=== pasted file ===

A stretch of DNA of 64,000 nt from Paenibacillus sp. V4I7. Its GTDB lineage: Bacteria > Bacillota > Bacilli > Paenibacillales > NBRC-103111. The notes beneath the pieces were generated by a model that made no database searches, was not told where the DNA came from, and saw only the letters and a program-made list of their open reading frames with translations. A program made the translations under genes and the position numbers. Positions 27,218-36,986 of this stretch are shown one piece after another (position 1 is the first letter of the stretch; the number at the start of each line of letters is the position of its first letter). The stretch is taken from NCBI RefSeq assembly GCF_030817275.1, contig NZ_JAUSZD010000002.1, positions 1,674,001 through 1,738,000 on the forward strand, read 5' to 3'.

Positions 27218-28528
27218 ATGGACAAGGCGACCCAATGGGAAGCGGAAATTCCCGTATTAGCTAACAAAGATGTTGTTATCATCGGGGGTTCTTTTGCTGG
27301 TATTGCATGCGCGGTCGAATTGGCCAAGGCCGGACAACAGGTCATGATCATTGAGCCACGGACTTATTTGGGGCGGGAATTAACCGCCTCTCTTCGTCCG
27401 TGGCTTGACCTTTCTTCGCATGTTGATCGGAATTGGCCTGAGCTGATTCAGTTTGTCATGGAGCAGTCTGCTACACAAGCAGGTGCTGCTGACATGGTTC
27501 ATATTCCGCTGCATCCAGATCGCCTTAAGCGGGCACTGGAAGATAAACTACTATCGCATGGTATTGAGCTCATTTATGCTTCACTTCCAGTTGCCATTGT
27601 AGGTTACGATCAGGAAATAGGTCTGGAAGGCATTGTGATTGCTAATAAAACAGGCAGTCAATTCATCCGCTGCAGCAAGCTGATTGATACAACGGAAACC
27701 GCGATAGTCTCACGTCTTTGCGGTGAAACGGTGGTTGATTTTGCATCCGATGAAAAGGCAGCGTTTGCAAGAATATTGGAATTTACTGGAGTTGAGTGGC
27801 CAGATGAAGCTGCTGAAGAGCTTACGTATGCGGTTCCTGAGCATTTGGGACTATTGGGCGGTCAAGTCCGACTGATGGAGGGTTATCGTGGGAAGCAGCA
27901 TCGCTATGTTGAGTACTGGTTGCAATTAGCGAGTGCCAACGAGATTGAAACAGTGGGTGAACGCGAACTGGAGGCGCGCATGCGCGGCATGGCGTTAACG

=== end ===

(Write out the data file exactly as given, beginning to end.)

A stretch of DNA of 64,000 nt from Paenibacillus sp. V4I7. Its GTDB lineage: Bacteria > Bacillota > Bacilli > Paenibacillales > NBRC-103111. The notes beneath the pieces were generated by a model that made no database searches, was not told where the DNA came from, and saw only the letters and a program-made list of their open reading frames with translations. A program made the translations under genes and the position numbers. Positions 27,218-36,986 of this stretch are shown one piece after another (position 1 is the first letter of the stretch; the number at the start of each line of letters is the position of its first letter). The stretch is taken from NCBI RefSeq assembly GCF_030817275.1, contig NZ_JAUSZD010000002.1, positions 1,674,001 through 1,738,000 on the forward strand, read 5' to 3'.

Positions 27218-28528
27218 ATGGACAAGGCGACCCAATGGGAAGCGGAAATTCCCGTATTAGCTAACAAAGATGTTGTTATCATCGGGGGTTCTTTTGCTGG
27301 TATTGCATGCGCGGTCGAATTGGCCAAGGCCGGACAACAGGTCATGATCATTGAGCCACGGACTTATTTGGGGCGGGAATTAACCGCCTCTCTTCGTCCG
27401 TGGCTTGACCTTTCTTCGCATGTTGATCGGAATTGGCCTGAGCTGATTCAGTTTGTCATGGAGCAGTCTGCTACACAAGCAGGTGCTGCTGACATGGTTC
27501 ATATTCCGCTGCATCCAGATCGCCTTAAGCGGGCACTGGAAGATAAACTACTATCGCATGGTATTGAGCTCATTTATGCTTCACTTCCAGTTGCCATTGT
27601 AGGTTACGATCAGGAAATAGGTCTGGAAGGCATTGTGATTGCTAATAAAACAGGCAGTCAATTCATCCGCTGCAGCAAGCTGATTGATACAACGGAAACC
27701 GCGATAGTCTCACGTCTTTGCGGTGAAACGGTGGTTGATTTTGCATCCGATGAAAAGGCAGCGTTTGCAAGAATATTGGAATTTACTGGAGTTGAGTGGC
27801 CAGATGAAGCTGCTGAAGAGCTTACGTATGCGGTTCCTGAGCATTTGGGACTATTGGGCGGTCAAGTCCGACTGATGGAGGGTTATCGTGGGAAGCAGCA
27901 TCGCTATGTTGAGTACTGGTTGCAATTAGCGAGTGCCAACGAGATTGAAACAGTGGGTGAACGCGAACTGGAGGCGCGCATGCGCGGCATGGCGTTAACG